During the pandemic, people identifying as Republicans have been the most confident, while Democrats have been the least confident, with as

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UK financial services firms turn cautiously optimistic

UK financial services firms turn cautiously optimistic

LONDON (Reuters) – Financial services firms in Britain turned more optimistic for the first time this year as a drop in business bottomed out, but big uncertainties remained about COVID-19 and a post-Brexit trade deal, according to a survey published on Thursday.



a tall building in a city: FILE PHOTO: Skyscrapers in The City of London financial district are seen during sunrise in London


© Reuters/HANNAH MCKAY
FILE PHOTO: Skyscrapers in The City of London financial district are seen during sunrise in London

A drop in profits for banks, finance companies and building societies was partly offset by growth in earnings from insurance and investment management, the quarterly survey by the Confederation of British Industry showed.

“While it is reassuring to see business volumes begin to stabilise in a sector so vital for the UK’s recovery, financial services isn’t out of the woods just yet,” Rain Newton-Smith, the CBI’s chief economist, said.

Video: Dollar will go up on stimulus deal, but not for too long: Strategist (CNBC)

Dollar will go up on stimulus deal, but not for too long: Strategist

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Staff numbers fell less severely than in the previous three-month period and the decline was expected to slow again.

Investment excluding technology was likely to fall in the year ahead, weighed down by the deepest demand uncertainty in eight years caused by COVID-19 and unresolved trade talks between Britain and the European Union.

Non-performing loans grew but at a slower pace than earlier in 2020.

The survey was conducted between Sept. 1 and Sept. 19 and 133 firms replied.

(Writing by William Schomberg)

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The stock market may be too optimistic about stimulus chances

The stock market may be too optimistic about stimulus chances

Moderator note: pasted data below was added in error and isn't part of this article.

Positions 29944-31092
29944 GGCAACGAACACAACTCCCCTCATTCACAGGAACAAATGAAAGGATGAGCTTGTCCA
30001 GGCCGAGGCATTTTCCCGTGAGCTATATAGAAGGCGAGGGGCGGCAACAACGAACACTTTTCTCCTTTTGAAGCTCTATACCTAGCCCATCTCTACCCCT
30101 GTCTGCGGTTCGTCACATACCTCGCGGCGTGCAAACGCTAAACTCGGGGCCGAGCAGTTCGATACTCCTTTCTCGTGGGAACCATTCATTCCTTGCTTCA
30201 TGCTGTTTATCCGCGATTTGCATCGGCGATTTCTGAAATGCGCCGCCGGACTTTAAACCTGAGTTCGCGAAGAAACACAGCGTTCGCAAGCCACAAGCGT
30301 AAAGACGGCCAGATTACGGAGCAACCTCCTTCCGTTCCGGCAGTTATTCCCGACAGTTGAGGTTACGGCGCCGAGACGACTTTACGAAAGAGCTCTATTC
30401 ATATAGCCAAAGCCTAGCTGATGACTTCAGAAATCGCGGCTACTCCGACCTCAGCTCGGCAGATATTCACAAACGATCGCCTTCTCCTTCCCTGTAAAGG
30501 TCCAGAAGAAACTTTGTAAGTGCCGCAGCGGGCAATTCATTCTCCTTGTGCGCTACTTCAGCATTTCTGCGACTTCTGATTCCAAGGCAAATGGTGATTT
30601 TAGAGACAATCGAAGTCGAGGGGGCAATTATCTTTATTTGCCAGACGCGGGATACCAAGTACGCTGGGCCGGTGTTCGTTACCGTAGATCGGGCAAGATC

• Stocks surged after President Trump suggested stimulus could be adopted piecemeal, including airline aid, since there’s no agreement on a larger sweeping package.
  • Stocks had tanked Tuesday when Trump tweeted that he was ending talks between his administration and Democrats.
  • But strategists said investors may be too hopeful that Congress can come together on a spending plan before the election.



a man wearing a suit and tie talking on a cell phone: Traders work on the floor of the New York Stock Exchange, March 20, 2020.


© Provided by CNBC
Traders work on the floor of the New York Stock Exchange, March 20, 2020.

A fiscal stimulus package is the one thing that could put the stock market on an upward trajectory into the election, but some strategists say the odds of that happening are still rather low.

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President Donald Trump, within hours Tuesday, both dashed hopes for a stimulus package by calling off administration talks with Democrats, and then rekindled them by tweeting about aid to airlines and other  smaller targeted packages.

The Dow was up 1.8% Wednesday after Trump triggered a sharp sell-off Tuesday. But that has not changed the dynamic for markets, and stocks are still expected to trade in a choppy, volatile fashion until the outcome of the election is clear.

“I’m surprised that everybody is all bulled up about it again,” John Briggs, head of strategy at NatWest Markets.

Some see the disagreement over what’s in the package as insurmountable in the short-term, and they do not expect a compromise in Congress until after the election. One reason is Senate Republicans, who have sought a much smaller package than even the White House, have the Supreme Court nomination on their calendar and will be occupied.

Democrats have sought a $2.2 trillion package that would provide funds for individuals, help businesses and provide aid to state and local governments. The White House has said it would agree to $1.6 trillion